Fishing Slower Often Produces Larger Bass

 

Fishing Slower Often Produces Larger Bass 

Pro Mark Davis Likes Carolina Rig Plastics For Big Fish Now

 

The prime spring spawning season for catching big bass may be over, but that doesn’t mean Mark Davis stops fishing for them. If anything, the Yamaha Pro and former Bassmaster Classic® champion concentrates that much harder on putting a heavyweight into the livewell.

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“It will probably surprise a lot of anglers, but right now is one of my favorite times to go after a really big fish,” notes Davis, who caught his heaviest largemouth ever, a 12-6 giant, in the month of June several years ago. “On many lakes, the bass are still in a type of transition and haven’t completed their move to deep summer structure. On some lakes, a few fish may even still be spawning, so some of them are in relatively shallow water where they’re much more accessible.”

 

The real key to catching big bass anytime of year, however, emphasizes Davis, is fishing extremely slowly, which takes not only patience but also confidence. In fact, when Davis is really looking for a trophy bass, he fishes slower than he does during the winter months when bass tend to be more lethargic.

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“Big bass will never be far from deep water, even in the spring when they’re coming to shallow flats to spawn,” continues the Yamaha Pro, “so that’s the first thing I look for. I like to find creek channels or ditches leading from deep water into the shallows, or points and ledges that have steep drops into deeper water.

 

“Then I look for cover like logs, stumps, bushes, or vegetation around those depth changes, because these are objects that bass use, and if they’re present, the fish will stay longer in that area.”

 

Davis prefers fishing soft plastic lures like creature baits, big worms, and stick baits on a Carolina rig when he’s hunting big fish. The reason is because these types of plastic lures are still extremely effective when fished slowly. He rigs them Texas-style, with the hook imbedded to make them weedless.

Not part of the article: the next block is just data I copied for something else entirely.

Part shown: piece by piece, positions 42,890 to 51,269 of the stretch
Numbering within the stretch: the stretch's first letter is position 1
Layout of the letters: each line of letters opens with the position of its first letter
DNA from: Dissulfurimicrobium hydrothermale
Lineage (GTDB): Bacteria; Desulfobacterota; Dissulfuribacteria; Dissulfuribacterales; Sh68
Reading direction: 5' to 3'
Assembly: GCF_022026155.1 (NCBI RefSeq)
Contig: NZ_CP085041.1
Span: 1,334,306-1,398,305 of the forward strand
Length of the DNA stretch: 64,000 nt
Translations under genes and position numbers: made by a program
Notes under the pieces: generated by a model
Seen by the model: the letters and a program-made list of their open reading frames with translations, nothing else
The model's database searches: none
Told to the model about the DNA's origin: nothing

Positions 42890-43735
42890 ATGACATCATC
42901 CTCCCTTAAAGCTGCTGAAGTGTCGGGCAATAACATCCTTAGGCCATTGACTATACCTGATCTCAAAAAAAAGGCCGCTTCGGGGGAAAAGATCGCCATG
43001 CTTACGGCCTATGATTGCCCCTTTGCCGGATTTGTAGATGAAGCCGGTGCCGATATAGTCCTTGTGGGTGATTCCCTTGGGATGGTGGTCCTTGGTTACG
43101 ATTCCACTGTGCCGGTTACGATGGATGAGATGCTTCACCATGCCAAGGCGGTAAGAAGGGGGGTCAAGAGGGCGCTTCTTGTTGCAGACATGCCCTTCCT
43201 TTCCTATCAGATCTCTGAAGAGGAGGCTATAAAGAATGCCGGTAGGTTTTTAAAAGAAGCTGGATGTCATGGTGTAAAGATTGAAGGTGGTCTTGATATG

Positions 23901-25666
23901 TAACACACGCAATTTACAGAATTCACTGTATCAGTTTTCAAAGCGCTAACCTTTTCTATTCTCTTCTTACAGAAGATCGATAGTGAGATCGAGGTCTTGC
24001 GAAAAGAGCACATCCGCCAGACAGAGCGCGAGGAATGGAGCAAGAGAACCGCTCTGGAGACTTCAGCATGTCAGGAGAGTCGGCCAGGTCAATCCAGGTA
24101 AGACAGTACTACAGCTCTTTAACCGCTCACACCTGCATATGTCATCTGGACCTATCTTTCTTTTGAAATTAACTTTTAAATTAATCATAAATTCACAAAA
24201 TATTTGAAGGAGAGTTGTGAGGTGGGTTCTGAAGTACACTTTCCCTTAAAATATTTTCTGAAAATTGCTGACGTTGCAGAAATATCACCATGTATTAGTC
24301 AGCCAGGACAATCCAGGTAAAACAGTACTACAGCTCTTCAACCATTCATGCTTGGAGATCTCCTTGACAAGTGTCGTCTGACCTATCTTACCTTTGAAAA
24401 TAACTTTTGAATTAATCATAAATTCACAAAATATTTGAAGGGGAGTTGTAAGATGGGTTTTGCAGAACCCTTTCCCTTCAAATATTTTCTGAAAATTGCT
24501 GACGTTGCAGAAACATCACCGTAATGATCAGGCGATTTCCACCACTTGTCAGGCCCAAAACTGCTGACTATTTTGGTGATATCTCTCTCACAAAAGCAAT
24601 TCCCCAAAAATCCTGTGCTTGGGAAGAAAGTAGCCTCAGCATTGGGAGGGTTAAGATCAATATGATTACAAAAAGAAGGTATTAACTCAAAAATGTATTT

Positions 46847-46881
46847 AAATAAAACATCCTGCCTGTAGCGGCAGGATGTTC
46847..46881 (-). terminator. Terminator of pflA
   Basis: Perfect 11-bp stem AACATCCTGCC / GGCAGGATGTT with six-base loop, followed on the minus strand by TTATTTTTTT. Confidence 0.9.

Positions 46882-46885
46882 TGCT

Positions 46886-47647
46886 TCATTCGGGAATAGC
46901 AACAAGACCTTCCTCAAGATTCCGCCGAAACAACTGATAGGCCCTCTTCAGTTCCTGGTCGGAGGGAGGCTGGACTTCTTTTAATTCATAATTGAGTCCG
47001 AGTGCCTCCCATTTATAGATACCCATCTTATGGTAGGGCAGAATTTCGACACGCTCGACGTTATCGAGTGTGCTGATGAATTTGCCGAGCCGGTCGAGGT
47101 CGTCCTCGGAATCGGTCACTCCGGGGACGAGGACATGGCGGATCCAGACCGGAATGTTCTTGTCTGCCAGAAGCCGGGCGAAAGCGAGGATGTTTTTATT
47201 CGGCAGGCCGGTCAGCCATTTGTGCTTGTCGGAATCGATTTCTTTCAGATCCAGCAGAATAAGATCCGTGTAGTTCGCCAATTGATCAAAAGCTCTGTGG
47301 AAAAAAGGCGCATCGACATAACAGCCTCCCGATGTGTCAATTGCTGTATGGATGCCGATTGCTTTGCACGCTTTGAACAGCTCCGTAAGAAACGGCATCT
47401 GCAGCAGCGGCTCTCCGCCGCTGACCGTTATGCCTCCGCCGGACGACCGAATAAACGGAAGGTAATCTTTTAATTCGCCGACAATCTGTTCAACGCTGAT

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“When I feel my Carolina rig weight hit a piece of cover as I make my retrieve, I stop and let the lure sit there from 10 to perhaps 30 seconds,” he says, “because I want to keep the lure in that area as long as possible. Even if I’m fishing vegetation and feel the sinker hit it, I’ll still let the lure sit there a long time.

 

“I may be fishing with a leader as long as six feet, so I’ll shake my rod a time or two, let the lure sit there again, then crawl it into the vegetation. I know the bass know my lure is down there, and I want it to look as tempting to them as I possibly can.”

 

Depending on the type of lake and the water clarity where he’s fishing, Davis gradually works deeper water as the summer progresses. Instead of concentrating in eight to 12 foot depths like he might in May, for example, in June he works his way out to about 15 feet. The more off-colored the water, the shallower bass will be.

 

 

Davis tries to time his big fish hunts during the three days immediately preceding a full moon, regardless of the time of year. He doesn’t know why bass seem to bite better during that time, but his years of experience as both a tournament pro and a guide on Lake Ouachita near his home have proven it is the most reliable time to catch a big fish. He really likes to be on the water when the sun and moon are visible at the same time.

 

“Overall,” concludes the Yamaha Pro, “catching a big bass now is all about finding cover close to deep water, and then fishing that cover extremely slowly. Don’t worry about leaving your lure motionless on the bottom for up to half a minute, because the bass definitely know it’s there, and they’re probably watching it.

 

“The less obtrusive and aggressive you can make it look, the better your chances for catching one of them.” Y

Visit Yamaha Outboards.com

 

Original Source; Sportsmans Lifestyle.com

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